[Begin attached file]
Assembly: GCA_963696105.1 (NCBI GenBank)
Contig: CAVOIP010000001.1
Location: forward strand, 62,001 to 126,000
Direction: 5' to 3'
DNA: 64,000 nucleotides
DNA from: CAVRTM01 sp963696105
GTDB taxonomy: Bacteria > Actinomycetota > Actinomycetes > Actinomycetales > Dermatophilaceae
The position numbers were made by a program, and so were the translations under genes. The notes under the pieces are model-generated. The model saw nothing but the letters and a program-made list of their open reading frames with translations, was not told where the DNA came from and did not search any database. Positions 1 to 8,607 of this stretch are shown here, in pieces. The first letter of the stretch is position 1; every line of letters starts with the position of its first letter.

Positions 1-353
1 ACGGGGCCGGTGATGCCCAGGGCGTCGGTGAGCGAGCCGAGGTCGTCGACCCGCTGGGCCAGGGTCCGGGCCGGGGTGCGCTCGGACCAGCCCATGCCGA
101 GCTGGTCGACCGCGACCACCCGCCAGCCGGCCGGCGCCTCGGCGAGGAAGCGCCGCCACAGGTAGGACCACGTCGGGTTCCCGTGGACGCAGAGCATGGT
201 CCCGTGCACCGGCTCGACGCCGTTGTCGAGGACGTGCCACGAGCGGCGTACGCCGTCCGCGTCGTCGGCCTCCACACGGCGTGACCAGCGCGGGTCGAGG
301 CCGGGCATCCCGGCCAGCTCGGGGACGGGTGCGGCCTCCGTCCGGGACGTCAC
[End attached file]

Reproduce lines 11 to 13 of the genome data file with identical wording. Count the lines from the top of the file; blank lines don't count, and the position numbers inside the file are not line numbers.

101 GCTGGTCGACCGCGACCACCCGCCAGCCGGCCGGCGCCTCGGCGAGGAAGCGCCGCCACAGGTAGGACCACGTCGGGTTCCCGTGGACGCAGAGCATGGT
201 CCCGTGCACCGGCTCGACGCCGTTGTCGAGGACGTGCCACGAGCGGCGTACGCCGTCCGCGTCGTCGGCCTCCACACGGCGTGACCAGCGCGGGTCGAGG
301 CCGGGCATCCCGGCCAGCTCGGGGACGGGTGCGGCCTCCGTCCGGGACGTCAC